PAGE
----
So when Kira had learned of his hobby, she had pressed him into service, and he had spent months reading everything he could about nuclear physics, quantum mechanics, and chemistry. He had spent hour after endless hour carefully reading texts that were largely incomprehensible to him, knowing that during the short periods in which he was enhanced his soaring mind would find the memory traces of these thousands of pages of complex reading and grasp it all, and much more, in mere minutes. While nothing could take the place of an enhanced world-class physicist who had spent a lifetime acquiring knowledge of the field, Kira had been convinced that for a very focused problem like cold fusion, Metzger’s aptitudes and background, combined with the mother of all cram sessions, could work. The proof that she was right was now an unsightly jumble of hardware in front of them.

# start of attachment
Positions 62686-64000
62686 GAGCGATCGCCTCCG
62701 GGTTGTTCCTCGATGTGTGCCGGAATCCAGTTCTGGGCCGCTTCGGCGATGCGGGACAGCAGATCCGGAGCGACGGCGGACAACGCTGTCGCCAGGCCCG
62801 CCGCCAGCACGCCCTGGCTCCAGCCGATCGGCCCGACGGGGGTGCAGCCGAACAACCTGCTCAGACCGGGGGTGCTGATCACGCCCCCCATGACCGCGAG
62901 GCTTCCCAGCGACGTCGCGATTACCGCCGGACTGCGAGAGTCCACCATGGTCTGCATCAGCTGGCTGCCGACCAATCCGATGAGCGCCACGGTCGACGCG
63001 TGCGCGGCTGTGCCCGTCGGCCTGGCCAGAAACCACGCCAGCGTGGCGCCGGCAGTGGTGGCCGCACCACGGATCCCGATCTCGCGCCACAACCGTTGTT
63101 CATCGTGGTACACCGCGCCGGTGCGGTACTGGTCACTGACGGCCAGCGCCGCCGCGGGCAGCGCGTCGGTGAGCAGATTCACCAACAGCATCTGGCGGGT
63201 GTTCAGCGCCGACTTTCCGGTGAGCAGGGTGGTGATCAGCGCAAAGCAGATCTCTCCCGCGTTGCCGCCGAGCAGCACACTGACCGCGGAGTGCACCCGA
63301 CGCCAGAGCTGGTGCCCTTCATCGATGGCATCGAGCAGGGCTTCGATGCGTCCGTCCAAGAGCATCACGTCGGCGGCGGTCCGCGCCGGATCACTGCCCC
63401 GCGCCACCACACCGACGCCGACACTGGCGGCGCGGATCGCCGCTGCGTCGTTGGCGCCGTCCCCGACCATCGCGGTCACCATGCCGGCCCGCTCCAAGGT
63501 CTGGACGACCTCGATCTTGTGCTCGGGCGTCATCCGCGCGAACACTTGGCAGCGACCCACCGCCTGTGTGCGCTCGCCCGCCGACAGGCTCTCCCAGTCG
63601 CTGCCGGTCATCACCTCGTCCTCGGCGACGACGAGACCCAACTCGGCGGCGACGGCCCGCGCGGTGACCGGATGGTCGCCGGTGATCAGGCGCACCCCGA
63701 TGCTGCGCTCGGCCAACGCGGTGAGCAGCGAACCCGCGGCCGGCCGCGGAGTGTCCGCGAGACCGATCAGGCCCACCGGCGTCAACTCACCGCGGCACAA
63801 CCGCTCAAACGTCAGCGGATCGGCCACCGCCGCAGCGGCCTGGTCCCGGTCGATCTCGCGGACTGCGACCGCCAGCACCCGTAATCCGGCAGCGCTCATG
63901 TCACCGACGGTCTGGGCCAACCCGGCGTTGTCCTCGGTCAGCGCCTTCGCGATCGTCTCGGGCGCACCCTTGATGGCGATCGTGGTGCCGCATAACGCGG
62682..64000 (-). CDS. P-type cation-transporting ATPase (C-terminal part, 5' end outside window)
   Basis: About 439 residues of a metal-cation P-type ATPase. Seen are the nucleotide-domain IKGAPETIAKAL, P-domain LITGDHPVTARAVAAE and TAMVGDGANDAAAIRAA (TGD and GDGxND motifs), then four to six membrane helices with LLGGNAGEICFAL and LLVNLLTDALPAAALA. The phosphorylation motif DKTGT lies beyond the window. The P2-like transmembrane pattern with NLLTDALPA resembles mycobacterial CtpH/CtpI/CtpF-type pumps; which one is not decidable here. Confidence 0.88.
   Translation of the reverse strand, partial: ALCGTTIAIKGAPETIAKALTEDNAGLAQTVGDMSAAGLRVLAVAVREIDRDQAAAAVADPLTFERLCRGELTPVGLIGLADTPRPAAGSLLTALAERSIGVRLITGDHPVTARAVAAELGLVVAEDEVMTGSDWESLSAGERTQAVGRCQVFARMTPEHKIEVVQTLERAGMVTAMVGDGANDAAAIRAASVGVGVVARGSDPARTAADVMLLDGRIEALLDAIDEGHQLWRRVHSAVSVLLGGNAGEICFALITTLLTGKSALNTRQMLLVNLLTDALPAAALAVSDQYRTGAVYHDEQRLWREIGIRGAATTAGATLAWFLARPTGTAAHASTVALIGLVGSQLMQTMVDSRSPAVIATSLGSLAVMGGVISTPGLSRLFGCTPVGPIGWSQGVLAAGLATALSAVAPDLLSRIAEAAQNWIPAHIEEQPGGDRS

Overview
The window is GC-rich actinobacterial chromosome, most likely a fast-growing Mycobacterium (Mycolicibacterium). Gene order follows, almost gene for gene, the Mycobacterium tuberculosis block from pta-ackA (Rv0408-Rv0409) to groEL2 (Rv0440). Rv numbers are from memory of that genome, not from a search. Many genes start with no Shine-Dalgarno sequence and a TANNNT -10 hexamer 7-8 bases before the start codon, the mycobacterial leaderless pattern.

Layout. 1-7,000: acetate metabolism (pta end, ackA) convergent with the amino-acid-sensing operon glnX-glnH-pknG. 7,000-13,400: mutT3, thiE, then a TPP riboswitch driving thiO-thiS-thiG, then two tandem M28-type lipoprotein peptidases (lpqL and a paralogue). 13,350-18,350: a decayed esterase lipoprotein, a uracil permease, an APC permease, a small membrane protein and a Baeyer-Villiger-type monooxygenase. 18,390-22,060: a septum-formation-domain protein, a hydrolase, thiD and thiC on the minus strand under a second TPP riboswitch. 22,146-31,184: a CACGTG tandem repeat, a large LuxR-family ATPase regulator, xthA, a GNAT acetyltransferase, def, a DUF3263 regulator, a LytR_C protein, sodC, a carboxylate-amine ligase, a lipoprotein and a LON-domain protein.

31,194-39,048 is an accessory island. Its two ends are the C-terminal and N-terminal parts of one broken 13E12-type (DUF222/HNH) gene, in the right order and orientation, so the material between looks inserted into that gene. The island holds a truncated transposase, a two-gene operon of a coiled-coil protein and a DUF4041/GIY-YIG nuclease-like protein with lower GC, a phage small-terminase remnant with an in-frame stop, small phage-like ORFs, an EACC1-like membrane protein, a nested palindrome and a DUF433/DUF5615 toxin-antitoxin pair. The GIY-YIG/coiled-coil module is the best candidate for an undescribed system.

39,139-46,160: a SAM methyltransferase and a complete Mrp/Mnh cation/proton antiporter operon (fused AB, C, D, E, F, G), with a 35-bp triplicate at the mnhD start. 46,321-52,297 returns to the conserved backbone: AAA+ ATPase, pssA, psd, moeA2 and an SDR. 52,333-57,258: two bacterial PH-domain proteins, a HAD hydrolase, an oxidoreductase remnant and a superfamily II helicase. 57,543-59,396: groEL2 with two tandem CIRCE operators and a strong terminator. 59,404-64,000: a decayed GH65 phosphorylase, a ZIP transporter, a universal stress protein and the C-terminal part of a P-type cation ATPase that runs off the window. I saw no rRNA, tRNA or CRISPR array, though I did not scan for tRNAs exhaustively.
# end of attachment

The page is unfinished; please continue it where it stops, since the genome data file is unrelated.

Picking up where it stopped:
Metzger suggested the group adjourn to a nearby conference room so Desh could fill him in on the new facilities they were building, which were nearing completion. Before accompanying the two men, Kira took one last look at the reactor and ran her hand along some of its surfaces as had her husband. Doing so would never have occurred to her if not for him, but perhaps his boyish impulse to experience things tactilely really did allow him to better appreciate the essence of the device more fully. And if Metzger could improve it the way he thought he could—or at least the way his alter ego, with an IQ amped to the stratosphere, thought he could—this would be historic stuff.
Or maybe not
. Kira couldn’t help but caution herself. Whether it would be released or not was still unclear.
Kira Miller had written the book on the science of unintended consequences. She had found a way to double the span of human life only to find upon further analysis that releasing this discovery to the world would end in disaster. That such a profound increase in human longevity would cause devastating overpopulation, economic collapse, and the inevitable self-destruction of the human race. Now she insisted that the implications of even the most breathtaking discoveries be analyzed, ad nausem, before releasing them into the wild.
Energy this cheap and abundant would power homes, businesses, cars, and factories. It would drive an unprecedented explosion of growth in world economies, changing the face of civilization overnight. But would it be
revolutionary? Would the tectonic shift it would cause be